Seki is a Japanese term from the game of Go (Wei Qi/Badouk). The best English phrase to describe it is "mutual life."

Ordinarily, a group needs to have two eyes (empty points inside itself) to live (see my writeup on the eye node for an explanation why). However, in relatively rare circumstances (at my very low level, it tends to happen in maybe 1 out of 100 games, but I believe it arises more frequently at higher levels of play), it is possible for two groups of opposite colors, with one, or even zero eyes, to find mutual life.

This is counter-intuitive, because in Go, you kill a group by surrounding it. Logically speaking, it seems like either a group is surrounded, or it isn't. How can two groups surround one another? The answer lies in the fact that Go is a turn-based game. You get to play one stone each turn. In order for a group to be captured, it must be first reduced to one liberty, that is, one empty space beside (or inside) the group. Imagine now that two groups each have only one liberty. Furthermore, imagine that liberty is the same point for both groups. Whoever gets the first opportunity to play on that point will capture the other player's group, and probably make life for his own in the process. Now, imagine that the two groups each have only two liberties and that at least one of those is the same point for both groups. To capture one of the groups, it is first necessary to reduce it to one liberty. To do so, it is necessary to play on the shared liberty. But, as described above, this also reduces the player's own group to one liberty. Since it would now be the opponent's turn, it would be the first, rather than the second player's group that would be captured. Consequently, neither player will ever fill the shared liberty, and both groups "live in seki."

Here is an example of seki with no eyes (edge of the board in these diagrams is marked with ###).

............
.oooooxxxxx.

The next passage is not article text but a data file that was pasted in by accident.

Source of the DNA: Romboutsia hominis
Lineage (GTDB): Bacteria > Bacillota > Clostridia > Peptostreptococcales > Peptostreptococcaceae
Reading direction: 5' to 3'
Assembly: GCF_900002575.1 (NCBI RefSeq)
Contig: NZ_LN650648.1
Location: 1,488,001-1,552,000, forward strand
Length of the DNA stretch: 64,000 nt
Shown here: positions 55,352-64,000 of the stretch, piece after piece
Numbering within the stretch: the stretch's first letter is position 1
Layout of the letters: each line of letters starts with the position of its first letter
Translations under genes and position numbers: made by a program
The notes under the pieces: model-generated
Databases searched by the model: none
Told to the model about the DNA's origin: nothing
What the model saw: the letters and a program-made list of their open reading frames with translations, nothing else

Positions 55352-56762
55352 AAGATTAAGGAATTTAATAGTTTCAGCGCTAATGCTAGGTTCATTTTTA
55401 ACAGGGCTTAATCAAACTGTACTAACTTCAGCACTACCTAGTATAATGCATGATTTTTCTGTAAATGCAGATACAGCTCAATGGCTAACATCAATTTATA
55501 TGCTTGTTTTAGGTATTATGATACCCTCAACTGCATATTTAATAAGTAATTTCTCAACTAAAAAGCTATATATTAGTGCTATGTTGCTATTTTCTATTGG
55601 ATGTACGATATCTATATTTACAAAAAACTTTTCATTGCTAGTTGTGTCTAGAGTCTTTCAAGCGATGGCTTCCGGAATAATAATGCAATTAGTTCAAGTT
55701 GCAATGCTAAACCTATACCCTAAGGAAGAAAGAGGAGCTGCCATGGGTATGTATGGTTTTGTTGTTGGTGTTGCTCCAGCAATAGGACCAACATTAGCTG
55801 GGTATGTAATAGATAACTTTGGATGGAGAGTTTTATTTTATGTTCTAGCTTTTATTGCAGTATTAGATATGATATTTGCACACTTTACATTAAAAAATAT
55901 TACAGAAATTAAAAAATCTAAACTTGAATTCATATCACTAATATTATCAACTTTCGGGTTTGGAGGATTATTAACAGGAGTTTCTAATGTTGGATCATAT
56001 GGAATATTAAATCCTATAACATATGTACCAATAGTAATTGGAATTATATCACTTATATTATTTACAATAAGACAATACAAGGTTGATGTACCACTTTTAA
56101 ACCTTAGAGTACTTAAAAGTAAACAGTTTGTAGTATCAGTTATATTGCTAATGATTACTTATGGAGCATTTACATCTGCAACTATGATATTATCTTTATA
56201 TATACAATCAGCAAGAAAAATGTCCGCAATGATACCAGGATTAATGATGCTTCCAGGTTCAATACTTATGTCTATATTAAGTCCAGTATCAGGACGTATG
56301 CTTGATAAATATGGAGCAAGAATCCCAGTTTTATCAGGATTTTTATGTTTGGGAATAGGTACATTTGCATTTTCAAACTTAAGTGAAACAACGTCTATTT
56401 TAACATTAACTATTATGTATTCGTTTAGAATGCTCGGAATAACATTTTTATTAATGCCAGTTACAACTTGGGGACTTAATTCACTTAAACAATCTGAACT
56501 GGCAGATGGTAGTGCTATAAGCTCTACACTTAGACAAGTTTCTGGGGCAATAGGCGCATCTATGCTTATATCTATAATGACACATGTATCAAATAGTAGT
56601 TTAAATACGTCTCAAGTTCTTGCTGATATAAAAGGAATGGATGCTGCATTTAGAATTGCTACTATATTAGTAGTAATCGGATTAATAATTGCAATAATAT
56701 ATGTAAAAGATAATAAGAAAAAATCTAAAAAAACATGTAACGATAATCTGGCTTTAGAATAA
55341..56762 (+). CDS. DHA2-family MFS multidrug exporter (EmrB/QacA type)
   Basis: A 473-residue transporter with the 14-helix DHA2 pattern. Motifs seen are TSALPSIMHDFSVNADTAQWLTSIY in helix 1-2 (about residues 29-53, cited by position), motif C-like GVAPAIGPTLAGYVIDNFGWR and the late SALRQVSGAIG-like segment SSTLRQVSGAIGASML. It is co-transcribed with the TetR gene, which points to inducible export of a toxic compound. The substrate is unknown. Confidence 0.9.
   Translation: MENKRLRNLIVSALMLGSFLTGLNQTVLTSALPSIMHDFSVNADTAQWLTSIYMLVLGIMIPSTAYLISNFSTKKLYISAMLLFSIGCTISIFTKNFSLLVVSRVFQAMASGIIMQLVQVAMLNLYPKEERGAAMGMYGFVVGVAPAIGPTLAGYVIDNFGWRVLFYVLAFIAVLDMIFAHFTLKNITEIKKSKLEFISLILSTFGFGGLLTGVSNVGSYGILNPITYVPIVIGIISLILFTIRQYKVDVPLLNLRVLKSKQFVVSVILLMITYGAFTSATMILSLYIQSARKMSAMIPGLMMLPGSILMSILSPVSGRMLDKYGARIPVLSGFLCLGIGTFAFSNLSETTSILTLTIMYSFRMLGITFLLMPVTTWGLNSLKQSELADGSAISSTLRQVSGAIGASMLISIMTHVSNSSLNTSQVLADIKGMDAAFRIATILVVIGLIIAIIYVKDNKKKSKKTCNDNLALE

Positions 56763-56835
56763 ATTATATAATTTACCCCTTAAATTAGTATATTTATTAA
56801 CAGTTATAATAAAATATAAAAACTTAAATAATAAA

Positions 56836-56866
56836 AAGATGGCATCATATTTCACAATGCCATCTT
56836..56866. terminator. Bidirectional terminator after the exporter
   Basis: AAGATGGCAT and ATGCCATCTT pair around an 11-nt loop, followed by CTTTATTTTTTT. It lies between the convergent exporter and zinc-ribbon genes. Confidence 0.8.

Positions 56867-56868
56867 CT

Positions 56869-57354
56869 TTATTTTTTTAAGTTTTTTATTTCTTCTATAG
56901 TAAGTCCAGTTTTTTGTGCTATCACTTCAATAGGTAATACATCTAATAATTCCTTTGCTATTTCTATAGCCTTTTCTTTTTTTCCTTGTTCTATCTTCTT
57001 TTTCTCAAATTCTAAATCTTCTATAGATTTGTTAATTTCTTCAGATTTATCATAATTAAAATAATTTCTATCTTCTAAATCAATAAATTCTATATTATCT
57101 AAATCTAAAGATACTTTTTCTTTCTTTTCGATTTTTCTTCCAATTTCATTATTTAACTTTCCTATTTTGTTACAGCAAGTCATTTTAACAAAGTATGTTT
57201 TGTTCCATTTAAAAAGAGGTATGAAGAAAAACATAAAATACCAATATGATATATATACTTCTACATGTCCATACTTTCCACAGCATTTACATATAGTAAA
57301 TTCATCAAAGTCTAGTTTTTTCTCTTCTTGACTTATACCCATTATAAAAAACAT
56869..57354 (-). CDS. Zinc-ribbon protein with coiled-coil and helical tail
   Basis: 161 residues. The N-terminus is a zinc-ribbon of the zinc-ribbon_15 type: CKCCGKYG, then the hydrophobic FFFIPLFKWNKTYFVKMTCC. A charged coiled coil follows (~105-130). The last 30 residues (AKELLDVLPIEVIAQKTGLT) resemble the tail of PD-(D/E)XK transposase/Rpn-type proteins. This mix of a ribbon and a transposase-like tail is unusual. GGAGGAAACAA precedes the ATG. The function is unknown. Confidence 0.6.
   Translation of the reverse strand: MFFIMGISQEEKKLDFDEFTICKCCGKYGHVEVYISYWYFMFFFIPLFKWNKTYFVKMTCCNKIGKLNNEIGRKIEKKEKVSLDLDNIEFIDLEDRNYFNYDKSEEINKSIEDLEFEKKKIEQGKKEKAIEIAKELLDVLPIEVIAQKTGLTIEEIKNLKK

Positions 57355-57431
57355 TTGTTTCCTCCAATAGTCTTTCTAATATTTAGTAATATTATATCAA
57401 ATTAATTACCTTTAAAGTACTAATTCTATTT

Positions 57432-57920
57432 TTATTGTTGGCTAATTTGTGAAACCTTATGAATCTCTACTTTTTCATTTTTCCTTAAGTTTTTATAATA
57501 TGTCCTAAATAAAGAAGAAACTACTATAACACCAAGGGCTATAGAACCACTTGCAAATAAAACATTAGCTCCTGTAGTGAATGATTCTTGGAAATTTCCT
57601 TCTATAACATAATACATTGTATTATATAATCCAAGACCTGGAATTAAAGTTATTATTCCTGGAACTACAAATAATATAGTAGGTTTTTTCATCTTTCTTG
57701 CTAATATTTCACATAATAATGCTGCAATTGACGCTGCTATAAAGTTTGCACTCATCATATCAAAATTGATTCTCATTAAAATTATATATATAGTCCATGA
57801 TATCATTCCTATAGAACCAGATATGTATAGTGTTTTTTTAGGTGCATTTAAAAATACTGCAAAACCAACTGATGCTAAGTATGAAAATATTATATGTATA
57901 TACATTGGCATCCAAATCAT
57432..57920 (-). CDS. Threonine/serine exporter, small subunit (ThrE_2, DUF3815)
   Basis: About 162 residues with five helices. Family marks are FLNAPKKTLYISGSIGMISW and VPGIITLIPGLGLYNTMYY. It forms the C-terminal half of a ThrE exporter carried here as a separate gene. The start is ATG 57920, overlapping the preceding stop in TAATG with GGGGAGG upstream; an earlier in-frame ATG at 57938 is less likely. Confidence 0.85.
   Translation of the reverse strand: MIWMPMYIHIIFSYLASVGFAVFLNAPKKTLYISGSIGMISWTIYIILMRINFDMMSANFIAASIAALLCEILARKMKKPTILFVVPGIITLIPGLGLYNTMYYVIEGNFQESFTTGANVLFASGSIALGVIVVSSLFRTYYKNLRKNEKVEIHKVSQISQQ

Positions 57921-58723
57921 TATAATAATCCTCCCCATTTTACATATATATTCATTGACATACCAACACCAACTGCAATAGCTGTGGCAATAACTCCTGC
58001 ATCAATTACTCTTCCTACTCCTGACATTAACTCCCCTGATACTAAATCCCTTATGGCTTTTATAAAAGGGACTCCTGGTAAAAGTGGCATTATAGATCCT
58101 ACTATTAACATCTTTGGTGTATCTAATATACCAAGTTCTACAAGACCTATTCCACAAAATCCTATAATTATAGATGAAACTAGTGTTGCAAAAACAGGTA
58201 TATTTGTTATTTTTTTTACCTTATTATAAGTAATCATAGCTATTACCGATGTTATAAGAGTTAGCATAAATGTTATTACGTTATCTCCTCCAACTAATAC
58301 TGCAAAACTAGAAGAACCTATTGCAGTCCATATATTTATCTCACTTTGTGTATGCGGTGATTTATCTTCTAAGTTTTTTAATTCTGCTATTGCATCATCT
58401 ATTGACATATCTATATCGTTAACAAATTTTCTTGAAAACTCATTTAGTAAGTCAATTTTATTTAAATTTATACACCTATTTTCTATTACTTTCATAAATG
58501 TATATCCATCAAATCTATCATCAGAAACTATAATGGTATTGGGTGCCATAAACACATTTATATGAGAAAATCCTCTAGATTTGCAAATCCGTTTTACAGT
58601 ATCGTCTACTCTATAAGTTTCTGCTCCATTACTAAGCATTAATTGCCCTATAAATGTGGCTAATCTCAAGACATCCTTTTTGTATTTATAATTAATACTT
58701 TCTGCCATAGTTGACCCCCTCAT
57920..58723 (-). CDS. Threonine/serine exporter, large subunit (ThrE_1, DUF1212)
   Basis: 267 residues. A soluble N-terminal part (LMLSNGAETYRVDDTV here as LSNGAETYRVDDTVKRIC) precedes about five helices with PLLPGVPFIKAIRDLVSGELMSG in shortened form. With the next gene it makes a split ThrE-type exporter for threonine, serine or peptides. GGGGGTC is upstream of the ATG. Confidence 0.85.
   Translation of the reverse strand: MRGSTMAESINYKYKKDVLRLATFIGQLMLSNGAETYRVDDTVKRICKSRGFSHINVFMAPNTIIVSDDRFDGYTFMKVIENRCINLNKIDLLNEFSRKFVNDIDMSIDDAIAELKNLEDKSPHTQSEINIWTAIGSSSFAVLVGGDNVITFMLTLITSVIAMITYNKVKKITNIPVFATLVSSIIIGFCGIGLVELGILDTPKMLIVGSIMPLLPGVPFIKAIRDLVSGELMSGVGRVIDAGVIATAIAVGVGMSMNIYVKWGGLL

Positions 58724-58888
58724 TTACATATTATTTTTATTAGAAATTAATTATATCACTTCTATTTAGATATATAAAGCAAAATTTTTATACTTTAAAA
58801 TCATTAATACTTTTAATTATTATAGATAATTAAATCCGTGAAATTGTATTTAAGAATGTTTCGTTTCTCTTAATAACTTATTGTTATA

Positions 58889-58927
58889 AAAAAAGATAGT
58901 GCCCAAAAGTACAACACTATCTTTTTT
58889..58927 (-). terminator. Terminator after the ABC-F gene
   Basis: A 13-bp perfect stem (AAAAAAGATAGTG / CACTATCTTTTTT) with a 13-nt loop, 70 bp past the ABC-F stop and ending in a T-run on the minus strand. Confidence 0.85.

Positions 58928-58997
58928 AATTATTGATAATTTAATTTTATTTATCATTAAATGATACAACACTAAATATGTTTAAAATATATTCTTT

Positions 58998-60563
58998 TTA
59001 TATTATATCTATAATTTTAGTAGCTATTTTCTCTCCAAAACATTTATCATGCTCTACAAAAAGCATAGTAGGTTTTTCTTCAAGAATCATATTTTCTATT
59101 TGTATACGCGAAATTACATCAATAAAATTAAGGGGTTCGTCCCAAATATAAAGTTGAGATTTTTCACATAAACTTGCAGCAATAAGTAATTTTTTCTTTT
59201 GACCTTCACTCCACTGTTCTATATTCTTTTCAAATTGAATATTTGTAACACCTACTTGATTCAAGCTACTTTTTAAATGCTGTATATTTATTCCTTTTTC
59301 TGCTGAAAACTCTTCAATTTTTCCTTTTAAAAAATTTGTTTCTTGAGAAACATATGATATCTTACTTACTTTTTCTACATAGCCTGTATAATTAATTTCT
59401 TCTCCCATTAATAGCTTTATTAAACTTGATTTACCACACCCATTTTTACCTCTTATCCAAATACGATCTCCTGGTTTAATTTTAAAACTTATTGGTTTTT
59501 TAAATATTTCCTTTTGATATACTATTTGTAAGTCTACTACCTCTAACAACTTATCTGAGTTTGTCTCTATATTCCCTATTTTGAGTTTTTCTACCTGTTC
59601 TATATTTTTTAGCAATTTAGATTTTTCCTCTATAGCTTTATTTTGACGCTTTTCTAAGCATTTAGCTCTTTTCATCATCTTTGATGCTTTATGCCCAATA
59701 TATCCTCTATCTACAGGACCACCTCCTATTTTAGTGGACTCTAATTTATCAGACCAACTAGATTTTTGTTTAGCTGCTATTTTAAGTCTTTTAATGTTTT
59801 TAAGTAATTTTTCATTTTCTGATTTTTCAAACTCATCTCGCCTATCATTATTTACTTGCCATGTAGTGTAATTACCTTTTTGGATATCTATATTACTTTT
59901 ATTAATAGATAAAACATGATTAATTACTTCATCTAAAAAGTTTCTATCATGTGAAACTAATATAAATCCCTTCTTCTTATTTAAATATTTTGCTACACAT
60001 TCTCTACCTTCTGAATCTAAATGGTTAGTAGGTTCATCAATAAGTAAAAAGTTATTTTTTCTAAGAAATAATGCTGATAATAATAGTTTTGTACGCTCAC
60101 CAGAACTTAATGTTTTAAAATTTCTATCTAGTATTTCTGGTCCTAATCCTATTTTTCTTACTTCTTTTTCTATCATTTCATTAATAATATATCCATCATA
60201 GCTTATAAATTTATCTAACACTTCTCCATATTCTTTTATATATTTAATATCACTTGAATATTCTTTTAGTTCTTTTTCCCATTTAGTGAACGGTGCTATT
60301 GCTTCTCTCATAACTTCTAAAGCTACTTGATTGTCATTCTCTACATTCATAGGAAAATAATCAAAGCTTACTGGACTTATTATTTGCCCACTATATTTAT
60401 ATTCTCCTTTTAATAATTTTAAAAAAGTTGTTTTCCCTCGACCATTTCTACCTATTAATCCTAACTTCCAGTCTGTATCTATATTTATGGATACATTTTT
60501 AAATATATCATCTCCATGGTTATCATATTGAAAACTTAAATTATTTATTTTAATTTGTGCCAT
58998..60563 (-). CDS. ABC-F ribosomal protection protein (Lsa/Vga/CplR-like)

.oxxxxoooox.
.oxxxx,ooox.
.oxxx,oooox.
############

This is, admittedly, a highly artificial situation that you would never see in a real game, but it serves to illustrate the idea. The two internal points marked with commas are empty. If one player plays one, the opponent will play the other, capturing the group and making life for his own.

Here is an example of seki with one eye for each group (note that it is impossible to have seki where one group has one eye and the other has none... in that case, the group with the eye always wins):

............
.oooooxxxxx.
.oxxxxoooox.
.ox.xxoo.ox.
.oxxx,oooox.
############

Each group has one eye (the hollow points), and there is only one shared liberty, again marked with a comma. If either player fills the shared liberty, the other player will play inside the first player's eye and capture. Note that neither player can play inside the other's eye until the shared liberty is filled (because suicide is forbidden).

It is important to note that sometimes a situation sometimes appears to be seki, but isn't. This occurs when one player capturing the other would result in a dead shape (a shape that cannot make two eyes). In this case, the player who can form the dead shape will fill a common liberty, get captured, and then immediately respond to kill the group that is trying to survive. Here is a before and after example in the corner:

#......
#ooooo.
#xxxxo.
#.ooxo.
#oo.xo.
#######

Diagram 1: Seki?

Now, imagine White (o) fills one of the shared liberties and Black (x) captures. We'll choose the top-left one, but the other one achieves the same result.

#......
#ooooo.
#xxxxo.
#.a.xo.
#..xxo.
#######

Diagram 2: Not seki!

After Black captures, he is left with a bulky five big eye. Since White has the next move, she plays at the vital point a. Now Black has no way to split his big eye into two eyes, and he has gone the way of the Monty Python parrot.

In a life-and-death situation, there are four possible results for the defender in a given situation: unconditional life, unconditional death, ko, or seki. Obviously, unconditional life is always the best result for the defender, and unconditional death is the worst. However, the relative desirability of ko or seki depends on how many ko threats each player has, and who would start the ko, since seki is sort of like a tie, whereas ko will result in one player or the other winning, with the result to be determined by the ko fight. In certain situations, one player or the other will have the choice of whether to turn the situation into ko or seki. At this point, careful analysis of the rest of the board is in order, since the death of a large group will generally decide the outcome of the game then and there (usually, ko is more desirable for the attacker, and seki more desireable for the defender, but this is not always the case, if the defender has far more ko threats than the attacker).

It is also worth noting that neither player scores points for shared liberties in a seki. Whether points are scored for the eyes is irrelevant, since if one player has an eye, the other must as well, and one point for each player makes no difference to the outcome of the game, since relative score is all that matters.

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